*Note: strange dreams are common for people who have sleep apnea.  Also note, I am not really worried about Amoeba on this side of dreamland.

Never Leave Home Without Them — Even in Your Dreams

The video must be playing as you read:

The morning was bathed in sunshine and music as my dad, my step-son, and I went to visit an elderly couple who lived at the very edge of the world on top of a high cliff. We were delivering food because they were past the age of climbing up and down the cliff themselves.  As we climbed the cliff my dad did not appear to change, but I grew younger and my step-son grew older.  At the top of the cliff, he and my dad were peers, and I was just a child.

The old couple greeted us. The house was full of dogs. There was also a skunk.  The dogs greeted me with much joy and I petted them. The skunk sprayed the couch and left. I declined to sit down. No one else seemed to mind the offense. I asked for permission to wait outside. It was denied.

The house was one gigantic room.  It was filthy.  Dad pulled from his pocket  a huge mound of fish fillets which he placed on a big white square of butcher paper at the end of the service island separating the kitchen from the rest of the house.  The old lady offered to cook the fish.  Dad agreed.

When I said the house was filthy, I meant the kitchen, too.  There were no clean dishes and I realized that if I was to eat there, something needed to be done.  I cleaned the kitchen.  I scrubbed and scrapped and soaped and boiled.  Soon that part of the house sparkled.  The fish still sat, unwrapped and unrefrigerated, on the end of the counter.  The woman of the house said that since I had finally finished (implying that I was quite slow) she would now cook dinner, because lunch time was long past.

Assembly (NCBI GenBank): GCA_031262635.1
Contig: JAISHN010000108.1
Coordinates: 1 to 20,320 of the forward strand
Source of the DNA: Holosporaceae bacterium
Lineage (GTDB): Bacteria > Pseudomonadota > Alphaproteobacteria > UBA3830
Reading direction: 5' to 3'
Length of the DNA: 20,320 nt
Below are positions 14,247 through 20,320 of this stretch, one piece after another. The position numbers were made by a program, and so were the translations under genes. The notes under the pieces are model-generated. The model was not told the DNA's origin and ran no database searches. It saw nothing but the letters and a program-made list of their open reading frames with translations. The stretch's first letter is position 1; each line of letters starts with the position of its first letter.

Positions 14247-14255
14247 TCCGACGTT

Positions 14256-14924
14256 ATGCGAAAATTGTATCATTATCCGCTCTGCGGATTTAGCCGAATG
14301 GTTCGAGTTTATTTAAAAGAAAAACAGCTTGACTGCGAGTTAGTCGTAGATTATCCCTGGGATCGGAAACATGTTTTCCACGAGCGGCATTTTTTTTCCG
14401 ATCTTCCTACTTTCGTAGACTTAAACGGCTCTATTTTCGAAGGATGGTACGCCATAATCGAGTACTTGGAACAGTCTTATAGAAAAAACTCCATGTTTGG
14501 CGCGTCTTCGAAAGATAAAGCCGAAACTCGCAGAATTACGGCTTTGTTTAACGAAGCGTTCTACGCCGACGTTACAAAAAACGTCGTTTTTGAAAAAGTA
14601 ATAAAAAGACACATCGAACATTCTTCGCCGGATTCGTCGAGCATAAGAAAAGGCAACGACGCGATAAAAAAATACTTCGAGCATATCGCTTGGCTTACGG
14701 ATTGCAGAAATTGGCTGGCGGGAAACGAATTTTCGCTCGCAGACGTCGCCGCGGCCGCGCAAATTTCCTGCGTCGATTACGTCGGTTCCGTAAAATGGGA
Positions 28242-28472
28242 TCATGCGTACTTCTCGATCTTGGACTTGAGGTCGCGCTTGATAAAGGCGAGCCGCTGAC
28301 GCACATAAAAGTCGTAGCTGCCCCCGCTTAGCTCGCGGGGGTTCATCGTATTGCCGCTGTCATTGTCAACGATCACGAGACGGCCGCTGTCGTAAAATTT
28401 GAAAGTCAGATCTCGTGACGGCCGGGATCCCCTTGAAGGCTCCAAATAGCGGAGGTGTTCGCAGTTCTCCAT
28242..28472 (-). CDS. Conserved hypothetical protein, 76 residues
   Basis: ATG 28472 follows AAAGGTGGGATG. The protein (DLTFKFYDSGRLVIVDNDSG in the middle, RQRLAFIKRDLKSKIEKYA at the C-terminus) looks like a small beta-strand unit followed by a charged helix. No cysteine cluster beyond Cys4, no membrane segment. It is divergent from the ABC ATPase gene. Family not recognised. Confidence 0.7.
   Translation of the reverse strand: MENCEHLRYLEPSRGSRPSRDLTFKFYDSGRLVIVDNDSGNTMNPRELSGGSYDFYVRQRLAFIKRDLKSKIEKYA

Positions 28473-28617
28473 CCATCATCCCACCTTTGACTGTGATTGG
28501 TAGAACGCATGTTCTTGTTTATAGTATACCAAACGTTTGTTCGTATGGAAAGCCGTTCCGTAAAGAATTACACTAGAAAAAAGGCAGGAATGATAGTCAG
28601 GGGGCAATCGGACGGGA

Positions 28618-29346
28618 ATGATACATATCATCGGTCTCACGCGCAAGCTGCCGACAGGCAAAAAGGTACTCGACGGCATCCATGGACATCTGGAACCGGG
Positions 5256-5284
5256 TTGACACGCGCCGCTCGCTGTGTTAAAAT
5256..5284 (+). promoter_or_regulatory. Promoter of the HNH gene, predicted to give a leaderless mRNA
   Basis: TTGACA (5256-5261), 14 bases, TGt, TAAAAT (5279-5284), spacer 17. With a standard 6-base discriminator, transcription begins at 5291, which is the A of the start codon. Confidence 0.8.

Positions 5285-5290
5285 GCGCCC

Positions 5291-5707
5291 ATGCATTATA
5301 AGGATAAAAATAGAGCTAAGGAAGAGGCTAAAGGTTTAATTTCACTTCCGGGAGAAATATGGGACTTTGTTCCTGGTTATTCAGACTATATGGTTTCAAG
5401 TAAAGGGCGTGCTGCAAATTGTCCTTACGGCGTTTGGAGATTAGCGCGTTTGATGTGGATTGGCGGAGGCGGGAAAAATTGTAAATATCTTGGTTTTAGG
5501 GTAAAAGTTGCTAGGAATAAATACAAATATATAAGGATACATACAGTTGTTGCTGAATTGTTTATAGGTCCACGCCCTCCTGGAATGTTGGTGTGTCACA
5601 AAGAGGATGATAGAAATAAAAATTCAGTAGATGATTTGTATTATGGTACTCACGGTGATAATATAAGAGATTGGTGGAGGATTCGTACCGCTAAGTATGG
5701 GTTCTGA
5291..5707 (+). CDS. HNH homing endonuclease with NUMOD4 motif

Happily, Dad announced that we had to leave.  He and my step-son stood and walked to the door.  The dogs started barking and howling and wailing.  It was awful.  I made a beeline for the door.  The old man told Dad I couldn’t leave until I returned the dog pacifier.

Dad grabbed me by the arm and demanded I return the dogs’ toy.   I told Dad I hadn’t seen the dog’s pacifier. He told me he knew that, but I needed to find it anyway or we’d never be able to leave.  Suddenly my step-son morphed from adult to teen.  He and I were magically the same age.  He was annoyed because I had turned a simple fish delivery into an all day drama.

I searched the house.  I moved furniture, swept floors and cleaned away filth.  I sorted through old newspapers and magazines.  I emptied ashtrays piled high with butts and ashes.  (Since we had been there all day those were probably my father’s.) I picked up steak bones and food debris from under chairs and cushions.  The entire time I cleaned, the old couple stood in the kitchen scowling at me.  The dogs lined up on the couch barking and snarling, and my dad and step-brother stood shoulder-to-shoulder blocking the only door.

Suddenly Amoeba pushed past Dad and my step-son and entered the room.  He walked straight to me.  I got up from the floor and stood to face him.  He said, “Where have you been?  I’ve been waiting hours.  You said you wouldn’t be gone long!”

I was dirty, tired, ready to cry — and some how, amazingly, my adult self.  I told Amoeba.  “They won’t let me leave until I find the dog’s pacifier.  They say I lost it.”

“Did you?” Amoeba asked.

I burst into tears and told him I never saw the dog’s pacifier and I didn’t think there had ever been a dog’s pacifier there to begin with. Amoeba put his left arm around me and let me cry on his shoulder.  He dipped his right hand into his coat pocket and pulled out a fist full of dog pacifiers.  He handed one to the old lady, then he gave one to each of the dogs.  The dogs promptly chewed the pacifiers up and swallowed them.  “I never thought of looking there!” I wailed.

Amoeba turned me around and we walked out the door between my dad and my step-son.  As we walked down the stairs and crossed the lawn toward the cliff trail, I said to Amoeba.  “I love you so much.  Thank you for rescuing me!  How did you know to bring dog pacifiers?”